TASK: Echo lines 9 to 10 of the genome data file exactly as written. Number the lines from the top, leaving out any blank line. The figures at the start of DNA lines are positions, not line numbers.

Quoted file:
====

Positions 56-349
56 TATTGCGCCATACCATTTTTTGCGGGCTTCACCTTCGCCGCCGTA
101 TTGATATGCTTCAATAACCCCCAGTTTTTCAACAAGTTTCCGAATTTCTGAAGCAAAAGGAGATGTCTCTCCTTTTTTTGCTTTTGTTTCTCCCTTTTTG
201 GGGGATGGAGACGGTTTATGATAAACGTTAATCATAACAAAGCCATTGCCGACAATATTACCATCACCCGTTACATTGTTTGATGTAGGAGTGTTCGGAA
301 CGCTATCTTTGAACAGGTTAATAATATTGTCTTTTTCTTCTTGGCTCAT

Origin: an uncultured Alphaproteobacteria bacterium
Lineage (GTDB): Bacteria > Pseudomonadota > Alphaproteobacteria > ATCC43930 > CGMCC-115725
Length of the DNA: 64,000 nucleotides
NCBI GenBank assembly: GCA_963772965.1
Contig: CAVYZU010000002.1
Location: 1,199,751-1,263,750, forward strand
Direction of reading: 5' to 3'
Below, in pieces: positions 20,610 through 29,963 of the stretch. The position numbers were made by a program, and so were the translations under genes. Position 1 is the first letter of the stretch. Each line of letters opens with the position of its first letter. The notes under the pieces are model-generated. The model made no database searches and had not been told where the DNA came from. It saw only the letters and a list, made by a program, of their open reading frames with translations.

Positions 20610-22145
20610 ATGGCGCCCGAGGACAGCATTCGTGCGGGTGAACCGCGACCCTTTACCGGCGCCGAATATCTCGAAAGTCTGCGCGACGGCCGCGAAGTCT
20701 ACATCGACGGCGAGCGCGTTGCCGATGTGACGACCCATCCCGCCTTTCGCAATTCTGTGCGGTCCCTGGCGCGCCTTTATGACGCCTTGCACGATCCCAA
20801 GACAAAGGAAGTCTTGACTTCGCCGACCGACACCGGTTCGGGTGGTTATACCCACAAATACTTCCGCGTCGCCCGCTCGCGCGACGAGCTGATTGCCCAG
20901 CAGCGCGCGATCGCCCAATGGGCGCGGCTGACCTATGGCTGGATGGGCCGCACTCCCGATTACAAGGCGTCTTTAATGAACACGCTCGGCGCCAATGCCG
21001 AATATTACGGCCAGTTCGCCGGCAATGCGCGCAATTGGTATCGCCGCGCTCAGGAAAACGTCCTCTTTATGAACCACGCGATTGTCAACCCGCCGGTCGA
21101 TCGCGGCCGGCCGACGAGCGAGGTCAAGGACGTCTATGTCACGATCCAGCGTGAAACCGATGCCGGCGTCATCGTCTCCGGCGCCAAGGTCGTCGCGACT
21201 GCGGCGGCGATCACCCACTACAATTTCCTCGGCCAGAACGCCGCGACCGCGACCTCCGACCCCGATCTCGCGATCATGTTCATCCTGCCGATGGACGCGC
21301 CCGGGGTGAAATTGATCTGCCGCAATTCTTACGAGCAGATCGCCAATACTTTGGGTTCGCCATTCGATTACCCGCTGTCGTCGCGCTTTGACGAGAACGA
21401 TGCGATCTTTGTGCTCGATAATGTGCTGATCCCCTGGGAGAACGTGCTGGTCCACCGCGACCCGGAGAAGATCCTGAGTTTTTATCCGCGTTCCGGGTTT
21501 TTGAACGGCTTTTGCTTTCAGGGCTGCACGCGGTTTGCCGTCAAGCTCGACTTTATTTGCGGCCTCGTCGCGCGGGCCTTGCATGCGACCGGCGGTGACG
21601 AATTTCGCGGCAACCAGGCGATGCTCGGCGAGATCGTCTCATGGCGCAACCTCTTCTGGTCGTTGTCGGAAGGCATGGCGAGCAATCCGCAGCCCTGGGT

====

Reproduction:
NCBI GenBank assembly: GCA_963772965.1
Contig: CAVYZU010000002.1